NEW YORK (Reuters Health) - Less than a third of U.S. state laws addressing prevention of teen dating violence include explicit provisions for funding, designated policy leadership, or concrete details on the legal consequences for lawbreakers, researchers have found.
"Many of these laws, especially some of the early ones, are a result of advocacy by the families of adolescents who have experienced dating violence," said Dr. Avanti Adhia of the University of Washington's Harborview Injury Prevention and Research Center, in Seattle.
"Federally, there are no laws I know of that directly address dating violence," she told Reuters Health by email, adding that a federal policy "might ensure some base level of consistency across states and set a precedent that dating violence must be taken seriously."
To assess the content and comprehensiveness of state laws addressing teen dating violence (TDV), Dr. Adhia and her colleagues focused on legislation that explicitly covered high schools, secondary schools and adolescents. They excluded TDV laws that exclusively covered similar illicit conduct on college campuses or the handling of these cases by juvenile or criminal courts.
Thirty-eight states (74.5%) had at least one law addressing TDV policies for secondary schools. However, in only 15 of the 38 states (39.5%) did the legislation contain a definition of TDV. And while all the states addressed prevention education, only 29 (76.3%) required such efforts, with nine laws (23.7%) simply encouraged it.
Less than half (47.4%) of the state laws required school staff and students to undergo prevention education, with fewer than a quarter (21.1%) requiring similar education for parents.
Less than a third of these state laws (31.6%) either specifically appointed an individual to coordinate TDV policies or detailed legal ramifications for noncompliance with TDV laws.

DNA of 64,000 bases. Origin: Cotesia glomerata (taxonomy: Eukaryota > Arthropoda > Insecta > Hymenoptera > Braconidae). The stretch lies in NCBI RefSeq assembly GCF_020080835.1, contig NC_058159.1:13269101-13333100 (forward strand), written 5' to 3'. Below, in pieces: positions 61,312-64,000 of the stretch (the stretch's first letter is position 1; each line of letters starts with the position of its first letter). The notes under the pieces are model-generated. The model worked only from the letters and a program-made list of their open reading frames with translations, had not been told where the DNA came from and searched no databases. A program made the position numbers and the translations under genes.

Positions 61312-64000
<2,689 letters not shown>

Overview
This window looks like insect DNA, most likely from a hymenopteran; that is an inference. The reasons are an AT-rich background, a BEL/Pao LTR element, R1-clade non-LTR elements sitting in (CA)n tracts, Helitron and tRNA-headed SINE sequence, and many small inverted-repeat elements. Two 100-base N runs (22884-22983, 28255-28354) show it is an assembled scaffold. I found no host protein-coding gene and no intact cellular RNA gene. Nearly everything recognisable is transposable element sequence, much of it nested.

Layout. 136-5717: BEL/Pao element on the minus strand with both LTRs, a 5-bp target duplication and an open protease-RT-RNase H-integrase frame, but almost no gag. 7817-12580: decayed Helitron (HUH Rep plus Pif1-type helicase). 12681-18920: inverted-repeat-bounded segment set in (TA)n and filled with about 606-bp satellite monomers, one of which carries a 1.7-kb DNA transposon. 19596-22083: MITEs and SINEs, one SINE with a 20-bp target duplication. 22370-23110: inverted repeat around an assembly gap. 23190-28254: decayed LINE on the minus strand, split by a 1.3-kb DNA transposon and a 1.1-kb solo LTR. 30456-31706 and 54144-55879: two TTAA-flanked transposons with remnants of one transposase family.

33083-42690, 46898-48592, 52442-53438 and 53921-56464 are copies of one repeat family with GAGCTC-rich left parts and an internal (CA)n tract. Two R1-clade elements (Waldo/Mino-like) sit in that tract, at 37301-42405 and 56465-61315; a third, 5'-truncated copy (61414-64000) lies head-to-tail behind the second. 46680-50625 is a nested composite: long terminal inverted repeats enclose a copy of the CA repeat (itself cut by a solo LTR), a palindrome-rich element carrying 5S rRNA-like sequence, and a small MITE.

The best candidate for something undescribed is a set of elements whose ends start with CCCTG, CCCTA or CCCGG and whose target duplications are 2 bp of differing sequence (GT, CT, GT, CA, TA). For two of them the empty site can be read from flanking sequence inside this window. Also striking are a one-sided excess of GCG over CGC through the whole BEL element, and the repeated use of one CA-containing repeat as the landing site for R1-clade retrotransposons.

A small minority of state laws included mandatory policies on how schools should respond to TDV incidents. Only two (5.3%) laid out specific investigation procedures for reported incidents and no states required specific disciplinary consequences for those perpetrating TDV.
Only 10 (26.3%) of the 38 states included explicit provisions for funding their mandated programs and policies. And mental-health services for students affected by TDV were only accounted for in three of the state laws (7.9%).
Dr. Emily Rothman, a professor at Boston University who has studied dating violence, praised the study in an email interview with Reuters Health for its "particularly robust approach."
"The study was comprehensive, and used a careful, systematic approach to analysis of data. It's a model paper for state law analysis," said Dr. Rothman, who was not involved in the new study. "It had 2 coders who were coding the laws, which is a tremendous methodological strength."
She expressed hope that this research would lead to additional efforts examining how statutes could be better structured to further reduce instances of violence between teenagers and help mitigate the impact in those cases where violence has already occurred.
"Having the laws in place is an excellent and important first step," Dr. Rothman said, "but it is only a first step."
SOURCE: https://bit.ly/3tJtQxx JAMA Pediatrics, online June 13, 2022.
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